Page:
[0010] However, the authors recognize that such a process still cannot be carried out currently given that the reverse osmosis stage is carried out at a very high pressure (of the order of several tens of MPa) and that membranes which withstand such a pressure still do not exist.

[0011] Furthermore, the water to be treated in this process has a very high load (seawater), in contrast to the water to be treated in the present invention. The concentration range of the process described in this document is therefore very different from that of the present invention. For example, in the reverse osmosis retentate, the concentration of salt from seawater may even reach a concentration 4 to 5 times greater, that is to say a value close to 21% by weight (210 g/l).

[0012] Thus, there currently does not exist a process for selectively depleting monovalent cations from water, such as, for example water intended for nutritional purposes.

[0013] The Inventors have found, in one embodiment, a surprisingly significant selectivity between monovalent cations and divalent cations by the use of the process according to the present invention. The Inventors have also found that the selectivity of the electrodialysis stage between the monovalent cations and the divalent cations may increase in proportion as the ionic concentration of the water to be treated increases.

[0014] Thus, in one embodiment, when the electrodialysis is preceded by a stage of reverse osmosis at standard pressure, and in particular when the reverse osmosis retentate is subsequently treated by electrodialysis, the water is selectively depleted in monovalent cations, whereas the content of divalent ions (for example Ca2+ and Mg2+), ions, is not detrimentally affected to any significant extent.

[0015] The present invention thus, in one embodiment, relates to a process for depleting monovalent cations from water comprising subjecting the water to a reverse osmosis, so that the retentate from this reverse osmosis has a higher ionic concentration, and subjecting said retentate to electrodialysis, so as to recover a water depleted in monovalent cations. In a further embodiment, the water is water intended for nutritional purposes, such as, for example, water comprising monovalent and divalent cations. In another embodiment, the process makes it possible to obtain water retaining most of its divalent cations with a water yield of about 100%.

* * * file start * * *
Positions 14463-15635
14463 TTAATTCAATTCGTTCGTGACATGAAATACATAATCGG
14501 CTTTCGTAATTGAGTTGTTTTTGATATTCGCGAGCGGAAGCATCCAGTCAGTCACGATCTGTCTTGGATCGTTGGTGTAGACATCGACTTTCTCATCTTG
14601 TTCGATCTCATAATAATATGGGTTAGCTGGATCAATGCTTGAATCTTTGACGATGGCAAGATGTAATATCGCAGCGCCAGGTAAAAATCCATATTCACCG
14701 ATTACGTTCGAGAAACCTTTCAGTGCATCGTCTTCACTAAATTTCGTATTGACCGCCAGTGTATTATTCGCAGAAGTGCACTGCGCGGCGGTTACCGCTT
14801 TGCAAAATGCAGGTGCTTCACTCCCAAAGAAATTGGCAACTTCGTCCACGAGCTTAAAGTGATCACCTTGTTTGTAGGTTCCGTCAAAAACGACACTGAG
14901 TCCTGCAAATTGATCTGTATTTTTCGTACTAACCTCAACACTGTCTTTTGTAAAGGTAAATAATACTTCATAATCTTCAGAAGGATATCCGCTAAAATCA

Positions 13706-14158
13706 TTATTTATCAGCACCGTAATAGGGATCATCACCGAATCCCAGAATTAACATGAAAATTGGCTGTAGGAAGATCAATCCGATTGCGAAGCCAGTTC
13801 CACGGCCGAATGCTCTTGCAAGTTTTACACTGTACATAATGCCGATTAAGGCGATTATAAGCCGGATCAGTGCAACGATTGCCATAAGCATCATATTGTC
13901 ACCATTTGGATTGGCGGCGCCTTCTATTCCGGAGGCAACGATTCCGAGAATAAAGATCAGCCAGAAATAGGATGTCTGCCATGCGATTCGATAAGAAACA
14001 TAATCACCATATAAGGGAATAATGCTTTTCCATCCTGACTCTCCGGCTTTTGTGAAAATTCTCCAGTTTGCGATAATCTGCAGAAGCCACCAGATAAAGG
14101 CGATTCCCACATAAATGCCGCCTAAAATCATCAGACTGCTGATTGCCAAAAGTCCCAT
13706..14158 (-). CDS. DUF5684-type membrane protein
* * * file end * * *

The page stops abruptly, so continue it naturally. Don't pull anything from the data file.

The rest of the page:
[0016] In another embodiment, the permeate from the reverse osmosis is readded to the water depleted in monovalent cations, so as to obtain a water with a controlled mineral content. The term “water with a controlled mineral content” is understood to mean, within the meaning of the present invention, any water for which the amount of ions present therein can be adjusted according to requirements using the operating conditions of the process.

[0017] For example, the membrane surface areas employed in the electrodialysis may be adjusted according to the objectives of water yield and of maximum loss of divalent cations. The higher the water yield, the greater the loss of divalent cations. In one embodiment, the water yield is about 100% and the yield of divalent cations is at least about 65%. The content of divalent cations, ions having a proven health benefit, is therefore not significantly modified.

[0018] In a further embodiment, the water before treatment comprises at most approximately 3 g/l of total ions, such as for example, water intended for nutritional purposes. The cations commonly present in this type of water are the usual cations, such as monovalent potassium and sodium cations (respectively K+ and Na+), divalent calcium and magnesium cations (respectively Ca2+ and Mg2+) and hydrogencarbonate, chloride and sulfate anions. Of course, this list is not exhaustive and other ions may be present, for example, possibly in the trace form.